The ‘Giallorossi’, or the ‘Yellow-reds’ are no doubt benefiting from the improvement in results for the Setterosa. Six of Roma’s players are mainstays in Carlo Silipo’s national team, but the Roma coach can’t speak highly enough of his players:
“We have a very young team with good individual quality. The work they do on the national team is quality; the attempt, as always, is to put the athletes in the best conditions to grow individually in every aspect. They have extraordinary consciousness and commitment and are maturing quickly. All the athletes in this 18 group that we have brought in this season are important.”
But three of Capanna’s players in particular are catching the eye at the moment, each in their own way.
Their captain, Domitilla Picozzi, has massively stepped up her game this campaign:
“(Picozzi) is the captain and an example for the young women of our club. She’s serious, a perfectionist, ductile, and imaginative in the water. A true master of reading the game.”
Roma’s Chiara Tabani is the league’s leading scorer, but in her coaches eyes, it’s her versatility as a player that makes her such a valuable asset. Capanna explains, “In modern water polo, it is essential to have players who can double as an arc player and a centre player.”
“In that respect, Tabani is a tactical joker” he adds.
As referenced in our recent feature, a third player, nineteen year old Sofia Giustini, is also emerging as a rising star in Italy.
“Although she is still young, Sofia knows how to interpret the game in all its forms. She’s good on the passing line, an excellent swimmer, and has quality in directing and finishing.”
A player himself for a quarter of a century, Capanna made his name as a player and a coach at Imperia. As the women’s head coach, he went on to win the Italian Championship in 2014, two LEN Trophies in 2012 and 2015, and the LEN Supercup in 2014.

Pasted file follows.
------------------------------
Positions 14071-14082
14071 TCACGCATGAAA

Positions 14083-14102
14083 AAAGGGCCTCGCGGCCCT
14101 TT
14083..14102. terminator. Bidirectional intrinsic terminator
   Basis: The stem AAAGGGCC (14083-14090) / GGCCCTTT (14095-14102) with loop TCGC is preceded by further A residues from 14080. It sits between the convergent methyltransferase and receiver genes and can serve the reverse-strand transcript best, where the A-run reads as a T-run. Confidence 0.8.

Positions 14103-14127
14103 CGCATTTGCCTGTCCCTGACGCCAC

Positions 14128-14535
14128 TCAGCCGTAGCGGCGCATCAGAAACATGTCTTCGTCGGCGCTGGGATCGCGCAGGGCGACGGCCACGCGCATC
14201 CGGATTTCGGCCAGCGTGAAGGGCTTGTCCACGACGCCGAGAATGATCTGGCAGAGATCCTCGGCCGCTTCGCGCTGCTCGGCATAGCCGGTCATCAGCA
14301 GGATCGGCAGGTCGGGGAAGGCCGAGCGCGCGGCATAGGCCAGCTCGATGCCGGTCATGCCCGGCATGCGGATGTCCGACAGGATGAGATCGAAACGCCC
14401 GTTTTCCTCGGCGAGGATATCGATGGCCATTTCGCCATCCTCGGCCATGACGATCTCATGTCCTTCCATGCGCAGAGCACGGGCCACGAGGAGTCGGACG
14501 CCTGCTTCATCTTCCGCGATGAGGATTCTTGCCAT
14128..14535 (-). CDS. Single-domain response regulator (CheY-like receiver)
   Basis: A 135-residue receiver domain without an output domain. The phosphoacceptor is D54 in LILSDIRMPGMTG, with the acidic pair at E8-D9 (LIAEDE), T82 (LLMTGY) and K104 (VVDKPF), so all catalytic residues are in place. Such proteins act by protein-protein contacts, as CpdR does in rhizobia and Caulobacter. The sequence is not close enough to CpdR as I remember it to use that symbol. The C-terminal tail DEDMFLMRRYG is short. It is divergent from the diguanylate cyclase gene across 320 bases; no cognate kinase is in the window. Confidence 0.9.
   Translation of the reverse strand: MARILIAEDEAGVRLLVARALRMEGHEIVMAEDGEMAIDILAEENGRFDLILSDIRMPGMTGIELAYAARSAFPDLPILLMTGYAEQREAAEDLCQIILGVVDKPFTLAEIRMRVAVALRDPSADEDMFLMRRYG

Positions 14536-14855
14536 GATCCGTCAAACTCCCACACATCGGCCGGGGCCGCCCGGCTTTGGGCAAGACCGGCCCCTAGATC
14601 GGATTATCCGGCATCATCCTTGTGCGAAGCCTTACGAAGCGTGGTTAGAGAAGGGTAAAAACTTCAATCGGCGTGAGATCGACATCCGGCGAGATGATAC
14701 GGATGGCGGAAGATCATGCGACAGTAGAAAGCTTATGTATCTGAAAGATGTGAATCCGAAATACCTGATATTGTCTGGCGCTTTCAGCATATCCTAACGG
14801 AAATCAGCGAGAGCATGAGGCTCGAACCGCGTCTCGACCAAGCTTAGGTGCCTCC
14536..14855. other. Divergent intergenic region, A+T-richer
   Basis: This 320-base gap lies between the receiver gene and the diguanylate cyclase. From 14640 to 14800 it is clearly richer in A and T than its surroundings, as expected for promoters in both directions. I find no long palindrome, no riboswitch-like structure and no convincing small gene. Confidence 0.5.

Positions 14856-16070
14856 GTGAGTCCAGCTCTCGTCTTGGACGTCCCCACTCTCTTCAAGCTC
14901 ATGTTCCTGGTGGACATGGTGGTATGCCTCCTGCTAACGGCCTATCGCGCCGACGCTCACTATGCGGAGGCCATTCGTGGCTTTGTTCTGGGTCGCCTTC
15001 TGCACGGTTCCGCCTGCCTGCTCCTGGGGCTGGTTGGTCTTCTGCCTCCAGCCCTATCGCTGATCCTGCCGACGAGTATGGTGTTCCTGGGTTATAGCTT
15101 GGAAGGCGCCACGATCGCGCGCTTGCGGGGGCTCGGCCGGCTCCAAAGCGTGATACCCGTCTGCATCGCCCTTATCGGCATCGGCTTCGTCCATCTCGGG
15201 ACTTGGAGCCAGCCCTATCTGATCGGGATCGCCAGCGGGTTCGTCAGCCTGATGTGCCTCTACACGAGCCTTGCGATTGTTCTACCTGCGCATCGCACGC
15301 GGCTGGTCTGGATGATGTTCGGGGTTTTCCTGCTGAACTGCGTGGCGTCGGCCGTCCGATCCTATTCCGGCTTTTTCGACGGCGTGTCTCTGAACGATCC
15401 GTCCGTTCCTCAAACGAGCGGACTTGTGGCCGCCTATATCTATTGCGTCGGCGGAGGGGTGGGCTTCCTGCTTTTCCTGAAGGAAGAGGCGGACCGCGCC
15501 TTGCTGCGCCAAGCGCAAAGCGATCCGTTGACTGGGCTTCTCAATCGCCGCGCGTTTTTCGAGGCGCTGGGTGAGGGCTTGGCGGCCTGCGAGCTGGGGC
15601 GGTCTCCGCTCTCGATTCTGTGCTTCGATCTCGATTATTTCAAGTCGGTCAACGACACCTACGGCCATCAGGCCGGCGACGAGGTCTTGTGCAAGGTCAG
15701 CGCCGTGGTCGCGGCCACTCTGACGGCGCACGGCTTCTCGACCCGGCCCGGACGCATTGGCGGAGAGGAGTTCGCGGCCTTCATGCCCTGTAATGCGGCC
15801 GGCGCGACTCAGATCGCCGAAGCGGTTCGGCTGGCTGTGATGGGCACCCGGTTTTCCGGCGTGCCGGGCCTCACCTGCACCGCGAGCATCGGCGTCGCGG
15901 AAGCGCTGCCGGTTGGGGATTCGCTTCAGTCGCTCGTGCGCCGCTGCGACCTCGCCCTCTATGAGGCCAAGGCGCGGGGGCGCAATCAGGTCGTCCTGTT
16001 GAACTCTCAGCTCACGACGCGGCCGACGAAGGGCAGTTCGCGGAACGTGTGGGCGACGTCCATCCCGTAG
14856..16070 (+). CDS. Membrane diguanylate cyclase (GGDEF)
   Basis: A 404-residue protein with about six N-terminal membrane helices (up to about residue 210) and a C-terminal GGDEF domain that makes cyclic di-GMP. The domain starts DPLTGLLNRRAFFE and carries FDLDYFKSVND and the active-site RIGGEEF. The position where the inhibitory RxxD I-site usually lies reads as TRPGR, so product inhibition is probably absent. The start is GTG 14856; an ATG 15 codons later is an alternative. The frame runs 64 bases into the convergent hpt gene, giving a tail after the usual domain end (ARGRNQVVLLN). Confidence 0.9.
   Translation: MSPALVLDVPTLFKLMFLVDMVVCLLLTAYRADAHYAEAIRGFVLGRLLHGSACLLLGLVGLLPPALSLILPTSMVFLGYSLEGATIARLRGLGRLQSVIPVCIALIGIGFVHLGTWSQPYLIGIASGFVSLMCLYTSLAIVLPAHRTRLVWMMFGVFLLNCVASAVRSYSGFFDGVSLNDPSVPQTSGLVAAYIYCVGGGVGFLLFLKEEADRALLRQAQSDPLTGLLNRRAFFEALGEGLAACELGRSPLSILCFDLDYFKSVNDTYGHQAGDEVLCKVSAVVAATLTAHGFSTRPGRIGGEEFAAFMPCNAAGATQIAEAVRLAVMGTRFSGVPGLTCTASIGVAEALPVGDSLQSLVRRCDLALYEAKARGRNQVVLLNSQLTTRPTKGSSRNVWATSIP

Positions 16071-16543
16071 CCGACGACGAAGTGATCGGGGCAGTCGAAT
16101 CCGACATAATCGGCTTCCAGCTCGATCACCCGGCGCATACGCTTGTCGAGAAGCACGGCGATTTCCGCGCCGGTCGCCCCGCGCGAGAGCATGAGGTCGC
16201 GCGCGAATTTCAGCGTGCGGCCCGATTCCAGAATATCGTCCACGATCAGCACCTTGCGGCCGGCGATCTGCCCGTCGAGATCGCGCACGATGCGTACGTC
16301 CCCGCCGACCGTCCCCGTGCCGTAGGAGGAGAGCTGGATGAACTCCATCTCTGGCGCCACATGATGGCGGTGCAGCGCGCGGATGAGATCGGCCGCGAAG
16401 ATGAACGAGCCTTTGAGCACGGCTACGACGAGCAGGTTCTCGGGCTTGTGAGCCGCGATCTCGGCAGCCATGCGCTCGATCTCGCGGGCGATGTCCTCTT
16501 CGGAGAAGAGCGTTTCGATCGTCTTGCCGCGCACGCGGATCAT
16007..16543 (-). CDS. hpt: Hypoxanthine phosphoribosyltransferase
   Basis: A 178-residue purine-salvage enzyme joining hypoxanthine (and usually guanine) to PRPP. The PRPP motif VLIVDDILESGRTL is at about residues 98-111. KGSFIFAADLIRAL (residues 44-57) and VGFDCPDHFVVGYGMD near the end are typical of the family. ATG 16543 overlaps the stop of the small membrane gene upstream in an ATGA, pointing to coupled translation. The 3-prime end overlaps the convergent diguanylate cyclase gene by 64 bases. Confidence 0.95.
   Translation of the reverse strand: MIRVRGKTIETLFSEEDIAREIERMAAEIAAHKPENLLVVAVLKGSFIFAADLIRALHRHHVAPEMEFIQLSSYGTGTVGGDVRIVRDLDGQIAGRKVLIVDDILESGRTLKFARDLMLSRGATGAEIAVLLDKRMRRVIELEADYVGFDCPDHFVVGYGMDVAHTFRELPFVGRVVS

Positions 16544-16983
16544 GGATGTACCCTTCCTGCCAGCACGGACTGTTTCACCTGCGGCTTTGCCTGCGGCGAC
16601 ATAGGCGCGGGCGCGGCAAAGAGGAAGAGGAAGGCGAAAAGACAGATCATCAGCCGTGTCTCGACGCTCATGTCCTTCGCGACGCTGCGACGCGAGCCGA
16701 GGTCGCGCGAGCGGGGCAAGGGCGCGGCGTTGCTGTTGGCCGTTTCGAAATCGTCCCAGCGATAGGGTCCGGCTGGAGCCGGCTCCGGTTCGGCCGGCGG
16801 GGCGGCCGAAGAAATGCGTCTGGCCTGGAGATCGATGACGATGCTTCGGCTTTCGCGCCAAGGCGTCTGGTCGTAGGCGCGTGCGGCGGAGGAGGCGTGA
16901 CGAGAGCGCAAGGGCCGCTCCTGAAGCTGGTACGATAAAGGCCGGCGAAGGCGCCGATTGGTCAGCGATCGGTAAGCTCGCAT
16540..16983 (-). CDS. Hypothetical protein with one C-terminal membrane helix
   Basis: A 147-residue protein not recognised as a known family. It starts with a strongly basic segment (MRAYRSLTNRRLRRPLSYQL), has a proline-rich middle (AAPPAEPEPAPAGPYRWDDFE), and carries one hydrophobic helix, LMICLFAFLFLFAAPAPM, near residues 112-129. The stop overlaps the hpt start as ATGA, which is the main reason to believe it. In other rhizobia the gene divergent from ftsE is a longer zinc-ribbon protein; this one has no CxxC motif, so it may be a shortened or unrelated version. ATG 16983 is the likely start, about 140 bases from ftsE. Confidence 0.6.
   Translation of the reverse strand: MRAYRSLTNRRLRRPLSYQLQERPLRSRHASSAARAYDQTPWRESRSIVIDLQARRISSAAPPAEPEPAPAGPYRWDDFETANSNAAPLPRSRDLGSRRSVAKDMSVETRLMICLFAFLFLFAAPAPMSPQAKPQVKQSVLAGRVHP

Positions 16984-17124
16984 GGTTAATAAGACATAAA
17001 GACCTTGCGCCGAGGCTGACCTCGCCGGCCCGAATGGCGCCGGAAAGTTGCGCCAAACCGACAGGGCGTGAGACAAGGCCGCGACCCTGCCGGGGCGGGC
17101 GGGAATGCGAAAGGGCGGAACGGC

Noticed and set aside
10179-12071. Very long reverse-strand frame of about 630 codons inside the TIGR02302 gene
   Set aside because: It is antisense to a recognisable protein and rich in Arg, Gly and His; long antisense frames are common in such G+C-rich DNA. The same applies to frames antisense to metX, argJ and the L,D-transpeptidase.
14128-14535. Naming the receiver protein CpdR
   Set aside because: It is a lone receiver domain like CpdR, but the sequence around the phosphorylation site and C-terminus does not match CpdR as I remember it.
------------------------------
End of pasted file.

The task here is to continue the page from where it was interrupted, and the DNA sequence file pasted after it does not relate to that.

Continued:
Capanna is now very much at home though, 600 km north of Imperia in the Italian capital. With the Yellow-Reds, he has already won two Italian Cups (2019 and 2022) and hopes many more are on the way.
But as the cliche goes, Rome wasn’t built in a day.
For the former Imperia and Cosenza player, any success Roma may enjoy boils down to creating the right environment for his players:
“I consider myself lucky. I do the job I love, and I’ve found a place that allows me to do it in the most serious, ambitious way possible. We are in a historic moment that gives double value to the seriousness of my club. I would like to create a young, mentally-minded, winning Roma who has a stamp of character and plays at all levels, with a nursery that works to get to the first team and has the girls who are now tracing the ground as their idols.
I like being hungry every day that we show up for training, with the respect that a group must have internally. This staff has the value to build all this together. I have no doubts, and this will help.”
There is no denying that Roma has been in fantastic form this season, and they have a real shot at winning their first Italian championship and possibly more.
Capanna has a long-term contract until 2026; but could this be the year his new Roman empire experiences its first major triumph?